Under the skin: How variable compression brings the best of both

Engineers have been trying to perfect variable-compression engines for almost as long as engines have existed. So far, though, only Nissan has succeeded in bringing one to production. Its Variable Compression Turbo (VC-T) technology does what so many have failed to do: alter the compression ratio of the engine while it’s running.

This ratio is that between the swept volume of a cylinder (the part of the cylinder through which a piston travels, or sweeps) and the swept volume plus the combustion chamber volume (the unswept volume). The combustion chamber at the top of the cylinder is where the fuel and air are compressed by the piston and ignited.

The higher the pressure in this chamber, the more efficient the combustion and the more power is made. There’s a caveat to this, though: create too much pressure and rather than burning evenly (desirable), the fuel-air mixture will detonate (undesirable and potentially engine-busting).

Detonation can be avoided by increasing the octane rating of the petrol to make it burn slower or retarding the ignition so that the fuel burns as the piston is already heading downwards on the power stroke, reducing the pressure in the cylinder. This can be done on the fly using knock sensors to detect the onset of detonation, but that reduces efficiency and power.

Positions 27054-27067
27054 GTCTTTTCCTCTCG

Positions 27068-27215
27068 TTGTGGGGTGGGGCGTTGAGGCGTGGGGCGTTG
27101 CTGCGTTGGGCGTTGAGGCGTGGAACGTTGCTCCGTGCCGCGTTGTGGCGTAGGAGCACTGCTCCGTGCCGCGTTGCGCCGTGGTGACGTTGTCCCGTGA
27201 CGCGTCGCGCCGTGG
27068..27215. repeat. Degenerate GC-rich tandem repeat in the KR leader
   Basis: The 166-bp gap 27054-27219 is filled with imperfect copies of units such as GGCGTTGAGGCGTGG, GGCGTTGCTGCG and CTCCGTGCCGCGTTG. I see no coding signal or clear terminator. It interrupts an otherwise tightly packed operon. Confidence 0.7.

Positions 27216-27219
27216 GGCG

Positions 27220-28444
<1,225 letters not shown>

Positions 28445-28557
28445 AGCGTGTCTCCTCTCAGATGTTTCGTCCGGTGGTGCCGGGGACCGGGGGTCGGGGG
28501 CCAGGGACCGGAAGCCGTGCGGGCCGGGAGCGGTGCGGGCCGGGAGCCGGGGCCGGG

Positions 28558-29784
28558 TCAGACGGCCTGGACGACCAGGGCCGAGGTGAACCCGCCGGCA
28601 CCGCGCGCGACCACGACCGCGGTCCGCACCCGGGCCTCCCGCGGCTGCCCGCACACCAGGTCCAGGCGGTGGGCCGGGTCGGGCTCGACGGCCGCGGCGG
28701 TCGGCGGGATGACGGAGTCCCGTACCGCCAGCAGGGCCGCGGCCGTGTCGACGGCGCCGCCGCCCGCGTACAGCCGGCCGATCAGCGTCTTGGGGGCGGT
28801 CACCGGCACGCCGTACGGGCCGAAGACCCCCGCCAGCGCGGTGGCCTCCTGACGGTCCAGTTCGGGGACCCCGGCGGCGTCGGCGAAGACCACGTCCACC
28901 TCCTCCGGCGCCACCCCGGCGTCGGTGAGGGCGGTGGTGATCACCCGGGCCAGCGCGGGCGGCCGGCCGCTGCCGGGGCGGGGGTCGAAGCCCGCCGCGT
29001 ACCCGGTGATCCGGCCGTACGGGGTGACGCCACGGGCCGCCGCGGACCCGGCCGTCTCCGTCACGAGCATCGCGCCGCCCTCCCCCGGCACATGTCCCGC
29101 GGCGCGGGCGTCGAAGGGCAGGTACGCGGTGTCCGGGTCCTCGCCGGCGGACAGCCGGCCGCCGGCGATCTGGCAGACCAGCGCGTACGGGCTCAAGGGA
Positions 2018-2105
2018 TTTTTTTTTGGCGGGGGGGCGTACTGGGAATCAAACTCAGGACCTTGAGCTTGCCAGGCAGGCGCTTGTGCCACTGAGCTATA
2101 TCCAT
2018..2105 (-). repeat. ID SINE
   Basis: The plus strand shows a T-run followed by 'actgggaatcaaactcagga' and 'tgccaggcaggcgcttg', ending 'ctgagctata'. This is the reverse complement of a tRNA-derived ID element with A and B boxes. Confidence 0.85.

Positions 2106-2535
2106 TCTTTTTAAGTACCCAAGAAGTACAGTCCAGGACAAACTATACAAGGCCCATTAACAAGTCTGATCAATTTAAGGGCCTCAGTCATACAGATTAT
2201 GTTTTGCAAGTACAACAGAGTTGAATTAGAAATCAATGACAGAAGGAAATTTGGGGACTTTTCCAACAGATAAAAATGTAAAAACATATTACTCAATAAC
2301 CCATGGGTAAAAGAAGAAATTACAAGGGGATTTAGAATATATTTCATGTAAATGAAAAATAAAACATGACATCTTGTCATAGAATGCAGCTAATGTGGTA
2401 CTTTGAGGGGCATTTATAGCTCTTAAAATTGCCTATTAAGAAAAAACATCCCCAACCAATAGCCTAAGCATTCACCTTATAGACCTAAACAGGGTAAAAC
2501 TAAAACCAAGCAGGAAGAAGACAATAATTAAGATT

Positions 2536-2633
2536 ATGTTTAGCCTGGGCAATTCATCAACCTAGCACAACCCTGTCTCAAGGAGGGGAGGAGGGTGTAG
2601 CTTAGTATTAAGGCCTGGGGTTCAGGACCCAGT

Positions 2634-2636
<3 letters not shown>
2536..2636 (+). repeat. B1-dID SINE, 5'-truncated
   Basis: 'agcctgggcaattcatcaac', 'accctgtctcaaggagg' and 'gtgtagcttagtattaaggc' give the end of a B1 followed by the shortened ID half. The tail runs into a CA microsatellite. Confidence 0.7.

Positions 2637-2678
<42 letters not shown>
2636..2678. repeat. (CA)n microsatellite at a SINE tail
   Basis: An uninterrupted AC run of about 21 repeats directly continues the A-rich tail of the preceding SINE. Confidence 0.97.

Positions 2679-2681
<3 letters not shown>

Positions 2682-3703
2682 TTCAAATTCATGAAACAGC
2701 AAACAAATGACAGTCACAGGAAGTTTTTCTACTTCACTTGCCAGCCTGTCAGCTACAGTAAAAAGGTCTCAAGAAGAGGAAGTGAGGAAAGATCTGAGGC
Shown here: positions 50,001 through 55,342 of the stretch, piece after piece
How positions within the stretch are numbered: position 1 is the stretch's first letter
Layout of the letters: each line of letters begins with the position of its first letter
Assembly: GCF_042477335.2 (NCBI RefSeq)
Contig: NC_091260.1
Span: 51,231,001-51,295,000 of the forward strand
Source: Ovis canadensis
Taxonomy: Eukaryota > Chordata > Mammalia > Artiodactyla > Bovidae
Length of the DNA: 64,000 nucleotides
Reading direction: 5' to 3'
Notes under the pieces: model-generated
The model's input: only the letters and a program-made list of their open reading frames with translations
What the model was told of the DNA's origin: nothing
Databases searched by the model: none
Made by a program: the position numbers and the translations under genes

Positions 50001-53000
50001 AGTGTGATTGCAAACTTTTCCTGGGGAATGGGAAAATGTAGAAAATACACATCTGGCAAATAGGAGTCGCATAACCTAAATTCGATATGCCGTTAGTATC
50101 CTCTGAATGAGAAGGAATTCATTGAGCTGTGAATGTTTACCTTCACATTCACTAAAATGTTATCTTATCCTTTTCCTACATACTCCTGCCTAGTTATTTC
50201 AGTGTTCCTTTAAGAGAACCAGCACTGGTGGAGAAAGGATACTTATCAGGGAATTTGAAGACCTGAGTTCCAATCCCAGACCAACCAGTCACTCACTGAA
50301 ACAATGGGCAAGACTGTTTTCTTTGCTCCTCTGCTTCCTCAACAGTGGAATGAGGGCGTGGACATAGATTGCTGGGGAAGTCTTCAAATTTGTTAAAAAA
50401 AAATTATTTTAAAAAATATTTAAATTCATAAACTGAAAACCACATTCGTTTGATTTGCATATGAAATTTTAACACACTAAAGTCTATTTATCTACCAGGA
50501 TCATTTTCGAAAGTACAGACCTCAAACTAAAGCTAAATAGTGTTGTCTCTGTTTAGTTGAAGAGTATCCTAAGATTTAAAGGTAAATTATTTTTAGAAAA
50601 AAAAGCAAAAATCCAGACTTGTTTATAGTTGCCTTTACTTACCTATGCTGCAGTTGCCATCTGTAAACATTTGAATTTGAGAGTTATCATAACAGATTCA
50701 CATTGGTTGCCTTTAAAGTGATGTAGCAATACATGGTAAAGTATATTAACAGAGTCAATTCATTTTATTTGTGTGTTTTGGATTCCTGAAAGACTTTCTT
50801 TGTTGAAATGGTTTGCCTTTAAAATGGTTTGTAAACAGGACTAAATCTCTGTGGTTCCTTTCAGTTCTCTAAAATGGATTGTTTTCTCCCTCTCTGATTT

The equation gets even trickier when you introduce turbocharging. A turbocharger pressurises the intake air, raising the pressure in the combustion chamber still further. Early turbo engines ran relatively low compression ratios to keep pressures below the knock threshold when on boost. The downsides were that performance, efficiency and engine response off boost all suffered and lag was rampant. Modern knock sensors allow for higher mechanical compression ratios, but the ideal is to vary the mechanical compression ratio on the fly.

Many wacky ways of doing this have been tried. Saab’s late engine genius Per Gillbrand sawed an engine block in half horizontally, hinged the top half along one side and sealed the gap with bellows, like on an accordion. By rocking the top half of the block using electronics and a cam, the combustion chamber in the top of the block moved up and down in relation to the crankshaft and pistons. It worked, but it probably wasn’t that practical.

Another example was a two-stroke engine designed by Lotus Engineering. Named the Omnivore, it could adapt itself to different fuels by altering its compression ratio. A small, piston-like puck in the cylinder head moved in and out to create a larger or smaller combustion chamber volume.

Neither made production, but Nissan’s VC-T has in the Mk6 Altima and Infiniti QX50. Each piston’s connecting rod joins to the crankshaft via an articulating joint, and manipulating that joint with a set of links moves the throw of the pistons up or down. Up increases the compression ratio to 14:1 for better efficiency at low turbo boost; down decreases it to as little as 8:1, allowing higher boost for more power. It’s a little complicated but devilishly clever.

Ten horsepower per kilo

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